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Friday, November 6, 2015

giving up is hard to do

Remember that phrase we used to use to describe picture-perfect moments? We called those things "Kodak moments" (an effective marketing tool on their part).

I am obsessed with Kodak moments. Addicted to them. So much so that when I'm completely honest with myself, I wish I could live in an endless stream of Kodak moments. Which really means I wish my life was always picture perfect. Which I know would be boring. But at least it'd look nice, right?

The message at church this past Sunday was convicting. The call to action was, word for word, "Deal with your junk." And as a die-hard perfectionist, I didn't like hearing that. Because I don't like to think I have junk to deal with. Because that would make me not perfect. Which means no Kodak-moment life.

The past few days were spent packing and unpacking our life from one home to another. Over the course of the unpacking, I realized that an issue I knew I had was a bigger issue than I had known.

We were living out of boxes, and as romantic a notion as that can be (a Folgers commercial that planted that seed once upon a time) I could only stand it for a whole two minutes before I dug into the mess on our living room floor.

Getting us settled in and the house fully furnished was my top priority. I'll say that again: Getting us settled in and the house fully furnished was my top priority. Not watching my kids (who watched too much TV), not meeting the neighbors (who cordially welcomed us), and definitely not God.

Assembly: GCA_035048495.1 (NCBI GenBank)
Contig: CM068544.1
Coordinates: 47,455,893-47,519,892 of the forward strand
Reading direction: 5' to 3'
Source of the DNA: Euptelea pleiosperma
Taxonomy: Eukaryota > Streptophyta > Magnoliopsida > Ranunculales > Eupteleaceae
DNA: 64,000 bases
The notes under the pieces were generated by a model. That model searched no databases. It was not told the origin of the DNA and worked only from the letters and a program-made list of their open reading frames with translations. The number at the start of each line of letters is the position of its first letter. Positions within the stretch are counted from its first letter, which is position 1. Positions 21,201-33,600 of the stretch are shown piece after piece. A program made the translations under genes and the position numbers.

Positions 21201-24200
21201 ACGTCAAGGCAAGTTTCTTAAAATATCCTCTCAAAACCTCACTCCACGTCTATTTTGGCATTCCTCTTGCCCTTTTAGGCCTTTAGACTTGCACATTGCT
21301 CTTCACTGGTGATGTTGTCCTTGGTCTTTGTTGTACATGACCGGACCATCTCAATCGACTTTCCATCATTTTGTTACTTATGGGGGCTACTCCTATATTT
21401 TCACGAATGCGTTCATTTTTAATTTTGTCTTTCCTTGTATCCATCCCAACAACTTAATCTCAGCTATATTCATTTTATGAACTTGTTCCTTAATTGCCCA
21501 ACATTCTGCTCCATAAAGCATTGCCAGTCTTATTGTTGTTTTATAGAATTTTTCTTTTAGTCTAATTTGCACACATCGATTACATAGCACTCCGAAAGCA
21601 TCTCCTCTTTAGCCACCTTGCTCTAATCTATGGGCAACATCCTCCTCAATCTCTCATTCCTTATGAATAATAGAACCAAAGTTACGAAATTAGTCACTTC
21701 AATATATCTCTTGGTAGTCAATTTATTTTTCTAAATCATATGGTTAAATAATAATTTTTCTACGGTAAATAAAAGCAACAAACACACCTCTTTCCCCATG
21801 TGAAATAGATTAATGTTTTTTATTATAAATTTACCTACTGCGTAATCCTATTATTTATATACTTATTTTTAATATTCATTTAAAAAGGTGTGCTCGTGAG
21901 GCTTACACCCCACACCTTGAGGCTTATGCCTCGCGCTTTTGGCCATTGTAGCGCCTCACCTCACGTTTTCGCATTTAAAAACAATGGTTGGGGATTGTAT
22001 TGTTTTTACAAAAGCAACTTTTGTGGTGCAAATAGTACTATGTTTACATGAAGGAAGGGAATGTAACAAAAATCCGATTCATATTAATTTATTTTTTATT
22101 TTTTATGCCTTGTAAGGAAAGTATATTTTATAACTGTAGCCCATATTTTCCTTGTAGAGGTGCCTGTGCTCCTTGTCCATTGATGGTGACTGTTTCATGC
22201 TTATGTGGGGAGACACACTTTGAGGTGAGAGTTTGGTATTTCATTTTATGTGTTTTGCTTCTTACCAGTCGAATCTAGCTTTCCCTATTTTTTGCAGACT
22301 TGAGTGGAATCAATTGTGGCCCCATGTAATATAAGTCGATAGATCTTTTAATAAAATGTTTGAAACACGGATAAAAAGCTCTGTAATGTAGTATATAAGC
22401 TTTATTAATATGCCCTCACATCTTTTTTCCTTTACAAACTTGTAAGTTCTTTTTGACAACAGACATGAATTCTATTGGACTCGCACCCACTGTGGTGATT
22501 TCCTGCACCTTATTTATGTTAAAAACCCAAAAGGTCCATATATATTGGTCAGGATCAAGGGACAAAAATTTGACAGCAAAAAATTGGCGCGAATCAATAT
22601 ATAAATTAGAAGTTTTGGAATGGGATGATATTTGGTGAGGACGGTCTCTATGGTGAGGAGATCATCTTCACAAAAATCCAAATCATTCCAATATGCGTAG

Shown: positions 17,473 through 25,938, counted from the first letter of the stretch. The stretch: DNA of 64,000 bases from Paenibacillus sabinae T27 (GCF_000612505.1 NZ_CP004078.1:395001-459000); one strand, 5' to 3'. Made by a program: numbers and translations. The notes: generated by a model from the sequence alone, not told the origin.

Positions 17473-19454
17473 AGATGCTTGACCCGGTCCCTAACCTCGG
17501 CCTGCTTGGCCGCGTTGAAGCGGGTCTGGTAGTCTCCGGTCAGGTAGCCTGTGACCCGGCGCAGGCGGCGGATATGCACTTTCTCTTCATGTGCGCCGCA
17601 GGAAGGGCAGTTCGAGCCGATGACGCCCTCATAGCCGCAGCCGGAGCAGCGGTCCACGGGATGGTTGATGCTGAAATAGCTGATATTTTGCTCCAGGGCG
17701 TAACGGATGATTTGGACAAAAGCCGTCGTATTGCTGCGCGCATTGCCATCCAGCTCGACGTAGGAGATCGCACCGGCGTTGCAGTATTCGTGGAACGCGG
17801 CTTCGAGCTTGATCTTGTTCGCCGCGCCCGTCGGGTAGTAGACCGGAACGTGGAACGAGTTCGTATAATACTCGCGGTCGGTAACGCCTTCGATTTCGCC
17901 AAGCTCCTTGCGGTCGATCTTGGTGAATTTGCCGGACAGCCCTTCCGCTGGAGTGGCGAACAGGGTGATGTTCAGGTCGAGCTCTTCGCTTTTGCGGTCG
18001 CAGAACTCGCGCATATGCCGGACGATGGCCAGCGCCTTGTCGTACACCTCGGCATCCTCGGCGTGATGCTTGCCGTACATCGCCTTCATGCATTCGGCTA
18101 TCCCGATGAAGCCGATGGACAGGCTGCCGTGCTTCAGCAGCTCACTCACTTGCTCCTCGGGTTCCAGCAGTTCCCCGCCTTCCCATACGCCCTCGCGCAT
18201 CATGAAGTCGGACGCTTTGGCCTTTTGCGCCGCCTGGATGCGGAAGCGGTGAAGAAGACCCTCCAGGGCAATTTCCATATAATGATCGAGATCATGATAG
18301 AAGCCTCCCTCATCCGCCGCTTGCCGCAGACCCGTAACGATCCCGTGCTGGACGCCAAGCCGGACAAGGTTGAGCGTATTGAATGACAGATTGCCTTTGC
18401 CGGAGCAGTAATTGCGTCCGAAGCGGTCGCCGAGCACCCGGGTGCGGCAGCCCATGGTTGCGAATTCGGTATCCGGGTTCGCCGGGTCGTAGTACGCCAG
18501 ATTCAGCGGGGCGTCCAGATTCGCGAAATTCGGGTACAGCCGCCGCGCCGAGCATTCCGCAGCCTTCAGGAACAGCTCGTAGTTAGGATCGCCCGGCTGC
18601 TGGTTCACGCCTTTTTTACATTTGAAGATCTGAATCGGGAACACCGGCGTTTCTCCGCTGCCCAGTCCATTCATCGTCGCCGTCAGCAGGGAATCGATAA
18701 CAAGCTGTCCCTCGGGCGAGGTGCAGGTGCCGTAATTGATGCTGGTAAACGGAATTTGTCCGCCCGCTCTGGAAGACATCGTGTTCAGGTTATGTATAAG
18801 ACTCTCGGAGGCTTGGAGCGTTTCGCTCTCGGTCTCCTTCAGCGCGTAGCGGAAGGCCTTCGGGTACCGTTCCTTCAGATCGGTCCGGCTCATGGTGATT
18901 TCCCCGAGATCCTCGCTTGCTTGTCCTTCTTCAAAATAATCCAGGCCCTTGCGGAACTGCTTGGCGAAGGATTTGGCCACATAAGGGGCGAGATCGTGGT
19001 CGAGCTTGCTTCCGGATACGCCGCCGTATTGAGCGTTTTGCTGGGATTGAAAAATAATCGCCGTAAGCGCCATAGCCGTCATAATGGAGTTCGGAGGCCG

While there's no harm in wanting to get things in order (of which I am always guilty), there's harm in wanting to get things in order first: before looking out for the well-being of my family and myself. I let my addiction to perfection win. Again and again. And again. And again.

I've been so set on throwing together our new home. So stubborn about getting everything in its proper place (or getting things to put in proper places). I've put everything else on hold, neglected nurturing all other parts of me and my family, because I refuse to live until my life is perfect.

It's crazy how crazy I can be.

Over the next few days, I'm making it my goal to think really hard about where this pile of junk comes from. When did I start believing in the lie that a messy life wasn't a good life? What triggers me to want things in order instead of relationships in order?

God isn't calling us to live in Kodak moments. He loves drama--which includes plenty of definite non-Kodak moments. God's calling us to live a Kodak life. Which is full of ugly crying, hurtful arguments, spilled juice/milk/coffee, and missing socks...and kissable baby feet, shameless singing at the top of our lungs, and long hugs.

The mess of a life we live with the backdrop of a love like God's makes life a Kodak life. Our wretchedness in light of His grace makes the most beautiful pictures of all.

"And the God of all grace, who called you to his eternal glory in Christ, after you have suffered a little while, will himself restore you and make you strong, firm and steadfast" (1 Pet. 5:10)

sincerely,